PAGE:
A note on sidemount diving and why I take so much gear

Many people comment on why I take so much gear when I do this kind of diving. In previous videos I’ve shared about the benefits of equipment redundancy and keeping my skills on point, but there’s another factor that you might’ve gleaned from EP06 of this series, and that’s fitness.

As a dive professional, cardio and strength maintenance are key for efficient emergency responses. Being fit enough to jump in and do just about anything is important to me, and I enjoy consistently challenging my body.

I’ve been thinking about it a lot this month while reading The Comfort Crisis by Michael Easter and sharing perspectives with my community in Patreon.

The Comfort Crisis

The book introduces the term comfort creep, which refers to our human psychology of feeling less satisfied with comforts as they become a part of normal life, encouraging us to seek out even more comfort.

For me, living in a van and doing hard shore dives keeps my comfort creep at bay. These things increase my joy in simple things and make average dives feel special.

Get The Comfort Crisis here.

Getting the fins on through waves

Back to the freediving fins… Getting these bad boys on in waves with two tanks at your sides isn’t the most fun, but it wasn’t as difficult as I anticipated. Plus, the long fins made the surface swim an absolute breeze.

humpback whale songs cabo san lucas mexico

Whale songs

When diving in Baja Sur in the winter, it is common to hear whale songs underwater. Humpback whales migrate down here. Although it is less common to catch a sight of them underwater, their songs can travel kilometers, hitting your ears during a dive. This impressive sound range is because of the physical properties of water. The increased density allows sound to move about 4 times faster than in air, and the range of the sound will depend on the temperature and depth of the water. The increased speed of sound waves is the culprit for why it’s hard for humans to locate the origination of sounds when swimming underwater.

All humpback whales make sounds, but the males do the impressive singing.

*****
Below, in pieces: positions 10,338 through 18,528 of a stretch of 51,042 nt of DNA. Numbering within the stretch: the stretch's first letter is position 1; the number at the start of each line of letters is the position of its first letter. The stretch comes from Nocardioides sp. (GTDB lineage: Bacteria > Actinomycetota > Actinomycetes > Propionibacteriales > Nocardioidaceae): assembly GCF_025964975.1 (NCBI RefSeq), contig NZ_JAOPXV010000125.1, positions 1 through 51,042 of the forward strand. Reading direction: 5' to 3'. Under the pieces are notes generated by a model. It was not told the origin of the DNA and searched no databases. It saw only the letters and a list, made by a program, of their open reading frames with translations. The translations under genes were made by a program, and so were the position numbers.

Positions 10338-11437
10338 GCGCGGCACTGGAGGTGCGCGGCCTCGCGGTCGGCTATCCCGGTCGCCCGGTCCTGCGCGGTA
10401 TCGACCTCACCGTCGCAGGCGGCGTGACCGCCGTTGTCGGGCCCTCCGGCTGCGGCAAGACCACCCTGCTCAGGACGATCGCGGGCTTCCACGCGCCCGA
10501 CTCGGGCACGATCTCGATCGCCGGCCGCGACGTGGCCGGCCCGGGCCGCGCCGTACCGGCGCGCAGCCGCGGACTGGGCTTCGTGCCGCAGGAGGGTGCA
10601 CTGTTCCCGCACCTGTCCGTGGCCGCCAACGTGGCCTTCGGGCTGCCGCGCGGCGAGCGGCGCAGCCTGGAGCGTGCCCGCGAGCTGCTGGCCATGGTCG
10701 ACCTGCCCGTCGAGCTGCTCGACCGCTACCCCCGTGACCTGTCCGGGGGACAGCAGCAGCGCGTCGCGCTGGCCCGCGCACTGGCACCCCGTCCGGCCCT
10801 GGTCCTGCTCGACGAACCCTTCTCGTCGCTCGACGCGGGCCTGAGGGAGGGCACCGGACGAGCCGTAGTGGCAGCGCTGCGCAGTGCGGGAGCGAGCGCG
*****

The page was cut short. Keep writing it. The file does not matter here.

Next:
Studies on whale songs continue each year

Scientists aren’t entirely sure of the mechanics and social implications of the whale song due to the difficulty of studying them, but there are groups working on it. Theories for the whale song function include male to male competition and attracting mates. The songs contain complex phrases and themes which are repeated, but evolve over time based on interactions with whales from other parts of the planet.

The other whale sounds produced by all pod members probably function as ways to identify each other, communicate, and locate food. These sounds (including clicks, whistles, and pulsed calls) are crucial for the humpbacks to understand what and who is around them. Their eyesight is extremely limited compared to the multiple kilometers range of their sounds.

As far as scientists understand, they make sound by moving air around internally over their phonic lips or vocal folds, which means they don’t have to release air to make sound like we humans do.

stand up paddle boarding the arch Cabo San Lucas Mexico

SUP adventure to the Cabo San Lucas Arch

The day I finally decided to do this adventure turned out to be less than ideal conditions. However, instead of canceling, I went for it. Also, it’s easy to miss out on experiences while waiting for the perfect conditions.

There will always be reasons to postpone the things we want to do–bad weather, fear, not enough money, too busy–and that’s how we miss out on the beauty of life. My experience on the road has challenged me to readjust my priorities. What’s important? Relationships, experiences, fighting for the wellbeing of wild places. And if I can do all that through sharing my love for the underwater world, well, that’s pretty neat.

So, I leave you with a challenge. Get outside this week. Challenge your body. Take note of how inspiration hits you… and run with it.

Future Azul Unlimited dive expeditions

If you want to join me on my next trip, sign up for Patreon (and get trip discounts) or my email list for first dibs on boat spots.

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